THE extent of the debts racked up by failed events promoter Stephen McManus is laid bare in an insolvency report obtained by the Echo.

Mr McManus' firm went out of business last summer in the wake of a cancelled Olly Murs concert which left thousands of fans disappointed and some out of pocket.

But his business Stephen C Associates has left behind a devastating trail of debt, with creditors owed a staggering £877,962, according to a report by liquidator Herron Fisher.

Among those owed money are a string of local businesses and suppliers, both Bournemouth and Poole councils and the Bournemouth Symphony Orchestra, which is a charity. Some of the debts relate to the Upton House Music Festivals, which Mr McManus organised in 2016 and 2017.

Thousands of people were due to attend the Murs event in Kings Park on August 5 last year.

But on July 20, Mr McManus, who lives in San Remo Towers, Boscombe, announced his operation had gone bust and the show was not going ahead.

Not just fans were left high and dry.

Bournemouth Hospital Charity said it was "shocked and saddened" because a number of concert-goers had purchased tickets using a promotional code which would have given a donation to the charity.

The taxpayer, through Bournemouth Council (£18,000) and Borough of Poole (£11,000) is always owed money. The BoP debt is outstanding from the Upton concerts.

The BSO was left £30,000 out of pocket when another Stephen C Associates event, Last Night of the Proms at Powderham Castle, Exeter, was axed at the same time as the Olly Murs concert. The orchestra had already contracted 71 musicians and other staff and had to honour the contracts.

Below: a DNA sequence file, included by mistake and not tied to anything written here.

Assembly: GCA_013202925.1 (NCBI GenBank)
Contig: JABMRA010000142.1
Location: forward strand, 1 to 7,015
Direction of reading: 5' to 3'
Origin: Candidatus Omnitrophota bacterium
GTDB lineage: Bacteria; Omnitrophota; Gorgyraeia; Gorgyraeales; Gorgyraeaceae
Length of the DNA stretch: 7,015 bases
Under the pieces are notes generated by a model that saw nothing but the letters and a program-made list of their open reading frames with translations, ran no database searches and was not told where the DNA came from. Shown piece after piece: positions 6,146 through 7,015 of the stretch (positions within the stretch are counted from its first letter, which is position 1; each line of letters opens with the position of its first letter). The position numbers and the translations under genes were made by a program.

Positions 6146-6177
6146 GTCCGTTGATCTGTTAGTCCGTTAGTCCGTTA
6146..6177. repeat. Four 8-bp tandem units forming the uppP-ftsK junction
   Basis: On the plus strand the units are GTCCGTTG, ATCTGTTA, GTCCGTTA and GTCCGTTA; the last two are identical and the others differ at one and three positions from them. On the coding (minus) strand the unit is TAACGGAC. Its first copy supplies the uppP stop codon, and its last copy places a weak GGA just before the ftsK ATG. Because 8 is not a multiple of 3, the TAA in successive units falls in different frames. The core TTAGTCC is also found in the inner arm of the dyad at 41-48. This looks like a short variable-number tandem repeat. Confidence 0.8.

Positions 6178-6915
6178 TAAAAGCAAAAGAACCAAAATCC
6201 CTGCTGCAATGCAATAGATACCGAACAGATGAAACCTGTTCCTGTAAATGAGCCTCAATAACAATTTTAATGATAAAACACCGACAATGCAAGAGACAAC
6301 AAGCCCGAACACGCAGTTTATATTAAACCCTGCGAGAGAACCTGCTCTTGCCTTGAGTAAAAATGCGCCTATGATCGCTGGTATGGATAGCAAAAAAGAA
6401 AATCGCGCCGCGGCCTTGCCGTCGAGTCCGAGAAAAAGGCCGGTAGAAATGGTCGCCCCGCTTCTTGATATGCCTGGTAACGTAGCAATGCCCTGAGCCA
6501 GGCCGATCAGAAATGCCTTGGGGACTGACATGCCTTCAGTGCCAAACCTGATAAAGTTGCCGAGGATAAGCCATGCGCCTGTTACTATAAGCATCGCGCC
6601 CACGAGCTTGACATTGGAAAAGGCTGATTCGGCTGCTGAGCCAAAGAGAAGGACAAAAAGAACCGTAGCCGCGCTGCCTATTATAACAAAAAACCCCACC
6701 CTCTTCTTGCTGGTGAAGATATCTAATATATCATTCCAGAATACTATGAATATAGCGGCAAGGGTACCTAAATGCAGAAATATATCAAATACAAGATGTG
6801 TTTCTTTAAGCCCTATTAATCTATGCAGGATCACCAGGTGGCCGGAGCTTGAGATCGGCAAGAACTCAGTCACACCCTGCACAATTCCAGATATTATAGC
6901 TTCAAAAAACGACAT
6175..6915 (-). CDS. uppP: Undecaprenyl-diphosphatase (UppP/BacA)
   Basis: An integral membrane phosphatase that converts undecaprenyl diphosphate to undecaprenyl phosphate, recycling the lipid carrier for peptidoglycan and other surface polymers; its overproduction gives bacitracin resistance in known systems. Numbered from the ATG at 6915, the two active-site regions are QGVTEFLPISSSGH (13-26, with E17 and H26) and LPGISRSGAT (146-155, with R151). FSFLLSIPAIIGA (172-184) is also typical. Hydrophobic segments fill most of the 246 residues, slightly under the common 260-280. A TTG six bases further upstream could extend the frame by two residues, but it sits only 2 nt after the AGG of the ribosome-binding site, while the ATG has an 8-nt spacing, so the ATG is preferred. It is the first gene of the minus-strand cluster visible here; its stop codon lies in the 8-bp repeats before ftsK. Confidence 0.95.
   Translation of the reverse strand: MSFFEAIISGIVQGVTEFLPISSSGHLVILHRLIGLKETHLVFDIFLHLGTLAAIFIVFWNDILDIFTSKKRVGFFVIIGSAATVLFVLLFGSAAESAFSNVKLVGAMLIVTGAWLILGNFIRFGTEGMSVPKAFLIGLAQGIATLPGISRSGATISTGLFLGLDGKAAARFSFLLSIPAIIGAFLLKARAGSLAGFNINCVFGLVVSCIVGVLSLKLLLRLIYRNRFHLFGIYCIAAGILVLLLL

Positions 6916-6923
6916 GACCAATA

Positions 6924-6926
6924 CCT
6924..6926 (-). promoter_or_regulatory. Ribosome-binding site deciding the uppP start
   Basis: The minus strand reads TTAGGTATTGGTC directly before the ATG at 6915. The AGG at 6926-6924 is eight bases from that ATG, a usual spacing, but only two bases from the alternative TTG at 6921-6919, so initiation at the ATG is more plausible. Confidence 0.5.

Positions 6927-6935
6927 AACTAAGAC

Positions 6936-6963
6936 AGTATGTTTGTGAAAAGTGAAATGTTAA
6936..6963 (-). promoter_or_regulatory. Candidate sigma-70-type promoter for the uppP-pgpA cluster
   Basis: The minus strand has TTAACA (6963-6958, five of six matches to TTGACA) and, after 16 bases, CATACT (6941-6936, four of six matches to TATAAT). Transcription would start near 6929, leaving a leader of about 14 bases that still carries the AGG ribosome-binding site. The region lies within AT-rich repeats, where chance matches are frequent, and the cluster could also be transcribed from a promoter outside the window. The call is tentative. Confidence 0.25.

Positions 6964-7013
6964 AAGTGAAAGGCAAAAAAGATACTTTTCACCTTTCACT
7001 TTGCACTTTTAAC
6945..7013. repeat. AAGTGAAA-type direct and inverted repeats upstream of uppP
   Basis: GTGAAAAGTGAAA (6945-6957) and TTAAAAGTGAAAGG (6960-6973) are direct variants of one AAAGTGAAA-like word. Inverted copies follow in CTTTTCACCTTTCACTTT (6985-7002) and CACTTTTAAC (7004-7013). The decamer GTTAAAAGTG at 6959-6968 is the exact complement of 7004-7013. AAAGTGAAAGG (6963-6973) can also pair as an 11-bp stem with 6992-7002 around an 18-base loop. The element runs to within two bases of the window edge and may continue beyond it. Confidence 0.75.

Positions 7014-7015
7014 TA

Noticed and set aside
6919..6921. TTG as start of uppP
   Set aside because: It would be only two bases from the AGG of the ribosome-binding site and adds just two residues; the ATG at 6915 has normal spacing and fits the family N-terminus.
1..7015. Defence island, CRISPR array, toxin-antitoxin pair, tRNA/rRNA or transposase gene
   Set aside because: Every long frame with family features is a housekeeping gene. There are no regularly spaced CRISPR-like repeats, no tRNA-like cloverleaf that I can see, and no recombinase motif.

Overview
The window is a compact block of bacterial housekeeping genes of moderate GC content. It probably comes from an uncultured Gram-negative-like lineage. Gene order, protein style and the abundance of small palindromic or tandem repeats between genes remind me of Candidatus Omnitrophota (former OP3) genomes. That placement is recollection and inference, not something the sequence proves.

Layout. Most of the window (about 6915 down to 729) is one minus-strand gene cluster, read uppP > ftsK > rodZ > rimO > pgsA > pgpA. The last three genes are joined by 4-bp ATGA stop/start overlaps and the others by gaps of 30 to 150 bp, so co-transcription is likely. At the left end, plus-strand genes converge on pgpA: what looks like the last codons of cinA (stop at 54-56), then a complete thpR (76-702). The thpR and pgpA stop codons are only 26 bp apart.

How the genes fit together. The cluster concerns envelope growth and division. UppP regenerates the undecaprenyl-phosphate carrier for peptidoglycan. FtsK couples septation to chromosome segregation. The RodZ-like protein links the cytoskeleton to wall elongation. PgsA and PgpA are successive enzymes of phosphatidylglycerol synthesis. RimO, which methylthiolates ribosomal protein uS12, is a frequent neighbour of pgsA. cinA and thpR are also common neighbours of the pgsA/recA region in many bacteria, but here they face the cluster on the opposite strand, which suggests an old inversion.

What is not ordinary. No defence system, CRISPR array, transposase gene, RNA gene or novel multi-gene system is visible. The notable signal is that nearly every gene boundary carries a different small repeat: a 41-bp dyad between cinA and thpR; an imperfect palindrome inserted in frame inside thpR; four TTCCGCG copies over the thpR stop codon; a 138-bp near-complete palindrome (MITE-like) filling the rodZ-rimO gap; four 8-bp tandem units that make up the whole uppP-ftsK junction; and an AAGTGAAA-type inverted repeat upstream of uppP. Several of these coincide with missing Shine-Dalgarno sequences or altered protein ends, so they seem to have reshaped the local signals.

The orchestra had received its fee for last June's Upton appearance, as well as part-payment for the cancelled Exeter concert.

It had contacted Mr McManus last summer to warn that he had defaulted on his payment schedule and the orchestra would not appear at Powderham Castle if the money was not paid.

When Mr McManus eventually surfaced several days after the Olly Murs debacle, he blamed the failure of a "large financial investment to materialise" for the collapse of his business.

However he has a chequered history.

A previous company of his, Balmlane Events, was also liquidated in 2009. Around the same time, Mr McManus set up another firm called SCM Events.

The report also reveals:

* The biggest single creditor in the collapse of Stephen C Associates is the payments processing company Worldpay, based in Manchester, which is owed £535,820.

* The Birmingham-based ticket seller Ticket Factory, is owed £72,761, while a Bournemouth-based ticket agency, Elite Tickets, is owed £10,847.

* The Cardiff-based Harlequin Agency, which represents Sir Bryn Terfel – one of the star attractions at the Upton Music Festivals – is owed £45,000.

* Concert Production Services is owed £28,000, the security company ER Global £13,425, Premier Food Courts £13,200 and Powderham Castle £11,000.

* Locally, the generator supplier CES (Poole) Ltd is owed £10,000, Poole-based Seventa Events £8,000, Bournemouth-based Wesex Safety Services £8,000 and Route PR of Wimborne £3,600.

* The company is listed as owing Mr McManus £10,000 and employees £5,000.

The business has no assets to realise and a total deficit of £877,962, the liquidator's statement of affairs reveals.

Accounts filed for the year ending January 2016 showed Stephen C Associates making a loss of £212.

Mr McManus declined to comment when contacted by the Daily Echo yesterday.

When last year's concerts were cancelled, he said in an email: "We were expecting receipt of a large financial investment which was expected to arrive during the week commencing July 1, and the investment had all financial commitments including all the operational costs covered.

"We took the tickets off sale once we realised there was no prospect of the investment arriving."

He added: "We have worked tirelessly right up until the end to try and secure funds to ensure these shows could take place."